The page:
Monday, May 26, 2014


Image above: Short video from Hans Rosling called 'Don't panic, Truth about population.

Sites related to GeogSplace 
Spatialworlds blog

Australian Geography Teachers' Association website sites for the class


Don’t panic: The truth about population by Hans Rosling

For many geographers into spatial and visual literacy, the name Hans Rosling resonates as the epitome of creativity, innovation and fascination when talking about all things population.

Hans Rosling (born 27 July 1948) is a Swedish medical doctor, academic, statistician and public speaker. He is Professor of International Health at Karolinska Institute and co-founder and chairman of the Gapminder Foundation which has previously been profiled on GeogSplace. 

Gapminder is used  around the world as an interactive graphic over time application to visualise population & development data. Hans is a bit of a Geography legend and influences politicians, teachers and students all around the world. Check out his Twitter feed to see the sorts of things that he tweets about on a normal day in 'Hans World'.

The ‘Geography for 2014 and beyond’ site uses Hans Rosling’s Don’t panic: The truth about population’ resource has some fascinating exercises for great demographic thinking.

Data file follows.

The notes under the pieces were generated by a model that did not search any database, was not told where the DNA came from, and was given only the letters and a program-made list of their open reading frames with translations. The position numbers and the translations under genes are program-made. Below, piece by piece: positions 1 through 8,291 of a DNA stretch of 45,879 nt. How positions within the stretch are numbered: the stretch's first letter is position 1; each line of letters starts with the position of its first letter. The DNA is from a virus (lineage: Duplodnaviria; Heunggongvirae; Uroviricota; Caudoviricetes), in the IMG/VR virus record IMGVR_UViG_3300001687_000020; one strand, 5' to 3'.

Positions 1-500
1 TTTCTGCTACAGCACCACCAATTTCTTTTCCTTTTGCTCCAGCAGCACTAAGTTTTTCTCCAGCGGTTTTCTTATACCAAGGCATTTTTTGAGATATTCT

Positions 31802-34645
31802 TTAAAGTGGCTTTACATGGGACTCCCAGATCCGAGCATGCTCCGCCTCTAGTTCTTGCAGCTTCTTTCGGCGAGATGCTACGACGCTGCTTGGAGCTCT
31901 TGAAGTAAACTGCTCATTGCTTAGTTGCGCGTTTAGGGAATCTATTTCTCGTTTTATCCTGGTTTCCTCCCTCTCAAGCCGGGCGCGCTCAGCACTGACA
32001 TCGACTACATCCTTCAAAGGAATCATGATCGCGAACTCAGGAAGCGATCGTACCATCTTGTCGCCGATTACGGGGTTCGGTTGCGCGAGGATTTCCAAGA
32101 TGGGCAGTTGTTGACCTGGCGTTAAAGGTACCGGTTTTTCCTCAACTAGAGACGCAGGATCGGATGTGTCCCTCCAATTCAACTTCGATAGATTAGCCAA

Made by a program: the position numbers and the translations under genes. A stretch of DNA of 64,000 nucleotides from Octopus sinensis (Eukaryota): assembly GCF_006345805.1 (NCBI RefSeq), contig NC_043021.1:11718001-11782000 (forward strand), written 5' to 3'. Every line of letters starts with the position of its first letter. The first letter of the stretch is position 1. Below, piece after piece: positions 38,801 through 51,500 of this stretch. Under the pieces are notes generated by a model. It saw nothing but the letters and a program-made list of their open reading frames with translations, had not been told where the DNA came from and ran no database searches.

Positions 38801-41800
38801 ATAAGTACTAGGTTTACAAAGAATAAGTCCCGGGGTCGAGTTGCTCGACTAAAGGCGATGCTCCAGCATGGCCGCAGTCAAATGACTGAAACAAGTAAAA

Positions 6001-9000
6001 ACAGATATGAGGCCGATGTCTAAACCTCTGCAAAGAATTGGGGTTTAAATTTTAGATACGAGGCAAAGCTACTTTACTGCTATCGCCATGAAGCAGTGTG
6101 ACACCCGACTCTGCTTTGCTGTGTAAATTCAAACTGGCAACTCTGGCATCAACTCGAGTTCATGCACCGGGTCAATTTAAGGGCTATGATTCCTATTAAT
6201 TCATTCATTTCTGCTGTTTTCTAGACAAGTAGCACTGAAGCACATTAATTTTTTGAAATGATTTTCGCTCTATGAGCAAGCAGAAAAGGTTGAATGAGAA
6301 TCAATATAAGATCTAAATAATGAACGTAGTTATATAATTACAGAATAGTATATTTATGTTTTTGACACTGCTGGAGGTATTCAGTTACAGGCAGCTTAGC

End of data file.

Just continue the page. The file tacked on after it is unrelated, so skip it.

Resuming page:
Harvesting world data

Whilst on about population, these two sites are useful to gather some up to date data on development indicators for some GIS mapping (just add the chosen field to a spatially referenced database of all the countries of the world). The data also provides the latest indicators compared to the 1990's indicators we looked at in class on 'World Guide'.

* Index Mundi: An excellent site with up-to-date statistics on all countries

**** For an excellent summary of a country demographics just replace the country name in this URL.   This is the data for Angola.
* Currrent international GDP per capita data

These two sites are interesting examples of visualisations of data.

* A visualisation software called Manyeyes.

A spatial visualisation of London growing over 2000 years
Researchers at UCL's Centre for Advanced Spatial Analysis collated vast datasets to map the capital's transformation from first-century Londinium to modern megacity.

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